This month, Illinois consumers got good news: The U.S. Supreme Court rejected a request to review appellate court decisions that upheld the right for states to advance clean energy goals through “zero-emission credit” (ZEC) programs in Illinois and New York. On Twitter, CUB called it an “important victory for cost-effective clean energy.”
The request to take up the case was filed by the Electric Power Supply Association (EPSA), a trade group for independent electric power producers and marketers. Big out-of-state corporations that own fossil fuel power plants—companies like Vistra, Calpine, and NRG—hate Illinois’ ZEC program, which is part of the groundbreaking clean-energy legislation, the Future Energy Jobs Act. The act, passed in 2016, expands energy efficiency and gives financial support to clean energy generators, helping to depress prices in a key electric market, called the capacity market. (Read about the capacity market and why it’s so important for your electric bills.)
CUB Executive Director David Kolata has said before that the “harm” alleged by fossil fuel generators suing the state over the ZEC program was $600 million to $900 million in LOWER annual power prices. (Lower power prices isn’t a bad thing!)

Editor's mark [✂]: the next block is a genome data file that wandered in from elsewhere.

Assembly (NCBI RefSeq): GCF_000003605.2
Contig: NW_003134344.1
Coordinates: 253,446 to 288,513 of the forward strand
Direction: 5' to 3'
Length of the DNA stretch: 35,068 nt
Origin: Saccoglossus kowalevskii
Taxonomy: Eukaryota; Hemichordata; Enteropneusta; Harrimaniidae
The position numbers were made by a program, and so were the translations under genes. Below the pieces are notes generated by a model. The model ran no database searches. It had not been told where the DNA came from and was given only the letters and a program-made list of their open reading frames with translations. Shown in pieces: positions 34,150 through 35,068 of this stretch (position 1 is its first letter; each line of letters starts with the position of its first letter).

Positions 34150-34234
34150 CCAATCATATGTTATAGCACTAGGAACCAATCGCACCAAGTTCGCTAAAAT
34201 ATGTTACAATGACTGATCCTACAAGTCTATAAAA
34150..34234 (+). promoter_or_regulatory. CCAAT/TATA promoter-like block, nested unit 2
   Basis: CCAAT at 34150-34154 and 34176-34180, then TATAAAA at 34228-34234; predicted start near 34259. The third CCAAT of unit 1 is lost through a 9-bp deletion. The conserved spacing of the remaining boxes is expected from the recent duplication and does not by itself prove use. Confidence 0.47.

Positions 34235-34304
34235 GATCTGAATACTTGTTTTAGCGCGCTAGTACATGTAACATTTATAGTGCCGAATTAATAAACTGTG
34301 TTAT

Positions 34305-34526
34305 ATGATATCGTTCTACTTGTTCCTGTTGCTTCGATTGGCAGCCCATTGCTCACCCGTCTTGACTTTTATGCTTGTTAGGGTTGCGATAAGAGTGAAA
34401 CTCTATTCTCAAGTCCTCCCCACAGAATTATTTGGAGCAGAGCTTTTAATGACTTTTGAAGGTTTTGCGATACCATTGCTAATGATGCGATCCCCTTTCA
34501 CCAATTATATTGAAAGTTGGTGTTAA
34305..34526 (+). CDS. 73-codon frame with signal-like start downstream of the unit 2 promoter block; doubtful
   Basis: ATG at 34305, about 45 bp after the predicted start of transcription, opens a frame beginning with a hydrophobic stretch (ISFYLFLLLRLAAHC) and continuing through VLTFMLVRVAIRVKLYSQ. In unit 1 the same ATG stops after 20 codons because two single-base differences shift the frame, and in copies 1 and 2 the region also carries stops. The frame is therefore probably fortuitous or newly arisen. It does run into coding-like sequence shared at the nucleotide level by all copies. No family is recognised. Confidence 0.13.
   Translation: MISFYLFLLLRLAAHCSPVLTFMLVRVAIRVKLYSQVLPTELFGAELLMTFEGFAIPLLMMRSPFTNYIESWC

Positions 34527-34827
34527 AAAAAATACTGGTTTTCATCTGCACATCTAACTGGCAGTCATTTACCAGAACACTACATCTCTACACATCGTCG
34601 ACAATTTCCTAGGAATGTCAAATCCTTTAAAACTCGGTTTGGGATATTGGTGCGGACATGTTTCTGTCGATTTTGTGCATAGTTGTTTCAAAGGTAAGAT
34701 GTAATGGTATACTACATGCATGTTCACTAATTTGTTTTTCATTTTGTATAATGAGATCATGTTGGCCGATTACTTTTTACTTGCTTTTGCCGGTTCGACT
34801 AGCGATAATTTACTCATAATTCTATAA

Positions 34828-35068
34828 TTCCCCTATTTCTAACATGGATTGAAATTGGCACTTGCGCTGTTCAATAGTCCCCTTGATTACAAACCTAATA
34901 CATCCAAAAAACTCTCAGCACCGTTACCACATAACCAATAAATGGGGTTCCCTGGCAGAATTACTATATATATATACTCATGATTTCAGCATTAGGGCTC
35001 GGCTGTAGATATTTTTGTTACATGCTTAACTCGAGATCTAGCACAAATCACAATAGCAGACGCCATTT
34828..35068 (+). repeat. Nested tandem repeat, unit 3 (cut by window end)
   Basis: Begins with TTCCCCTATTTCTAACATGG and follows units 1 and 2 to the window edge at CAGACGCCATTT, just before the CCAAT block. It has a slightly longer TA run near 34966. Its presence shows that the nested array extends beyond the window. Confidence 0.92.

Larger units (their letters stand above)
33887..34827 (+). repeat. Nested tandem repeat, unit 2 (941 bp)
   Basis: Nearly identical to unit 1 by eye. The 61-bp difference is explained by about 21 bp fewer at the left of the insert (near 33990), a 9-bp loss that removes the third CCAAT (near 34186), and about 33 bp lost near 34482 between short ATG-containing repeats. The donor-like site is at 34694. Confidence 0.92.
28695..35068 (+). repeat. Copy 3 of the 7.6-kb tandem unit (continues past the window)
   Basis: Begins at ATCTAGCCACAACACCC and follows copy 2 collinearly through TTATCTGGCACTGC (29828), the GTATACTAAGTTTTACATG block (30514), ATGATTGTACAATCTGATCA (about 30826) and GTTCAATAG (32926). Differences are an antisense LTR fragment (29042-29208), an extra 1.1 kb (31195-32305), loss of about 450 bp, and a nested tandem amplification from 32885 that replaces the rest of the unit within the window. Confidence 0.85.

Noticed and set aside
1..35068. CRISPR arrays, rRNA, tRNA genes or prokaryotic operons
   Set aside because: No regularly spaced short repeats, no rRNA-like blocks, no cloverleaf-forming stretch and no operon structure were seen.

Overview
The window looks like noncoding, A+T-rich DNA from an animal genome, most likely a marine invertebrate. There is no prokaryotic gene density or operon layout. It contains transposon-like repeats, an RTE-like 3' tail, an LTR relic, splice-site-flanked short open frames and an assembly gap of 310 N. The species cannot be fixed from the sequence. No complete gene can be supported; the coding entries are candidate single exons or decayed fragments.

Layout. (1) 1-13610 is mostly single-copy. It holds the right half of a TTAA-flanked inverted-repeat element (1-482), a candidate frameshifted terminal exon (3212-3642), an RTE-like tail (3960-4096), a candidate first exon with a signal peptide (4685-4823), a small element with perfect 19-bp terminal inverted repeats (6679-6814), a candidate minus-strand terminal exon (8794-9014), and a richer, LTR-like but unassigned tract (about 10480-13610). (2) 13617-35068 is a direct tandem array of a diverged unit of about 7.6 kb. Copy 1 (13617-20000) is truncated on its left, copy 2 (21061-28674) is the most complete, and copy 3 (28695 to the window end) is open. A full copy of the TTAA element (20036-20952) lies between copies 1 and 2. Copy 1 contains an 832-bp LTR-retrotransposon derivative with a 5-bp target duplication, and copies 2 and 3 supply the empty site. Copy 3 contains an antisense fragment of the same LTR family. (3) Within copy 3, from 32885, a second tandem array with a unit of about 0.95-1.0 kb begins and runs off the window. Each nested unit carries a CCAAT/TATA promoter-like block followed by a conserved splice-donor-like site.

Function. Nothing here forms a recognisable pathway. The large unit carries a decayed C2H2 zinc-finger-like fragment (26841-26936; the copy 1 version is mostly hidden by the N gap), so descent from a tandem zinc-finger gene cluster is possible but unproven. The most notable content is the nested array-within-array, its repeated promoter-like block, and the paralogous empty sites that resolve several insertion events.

The capacity market has not treated customers well in recent years, increasing their power bills. So the Supreme Court’s decision not to take up the case and leave in place clean energy programs that can help lower power bills was a big victory for Illinois consumers.
But this battle isn’t over. The big fossil-fuel generators are fighting the ZEC on multiple fronts. They’re also before the Federal Energy Regulatory Commission (FERC) to revamp electricity market rules to protect their profits from the price-lowering impact of Illinois’ clean energy policy.
So it’s urgent that we pass the Clean Energy Jobs Act (CEJA). The act includes capacity market reform that guarantees savings for consumers, greatly expands renewable energy in Illinois, and secures a 100% decarbonized electric system by 2030.
Please, don’t let big fossil-fuel generators win: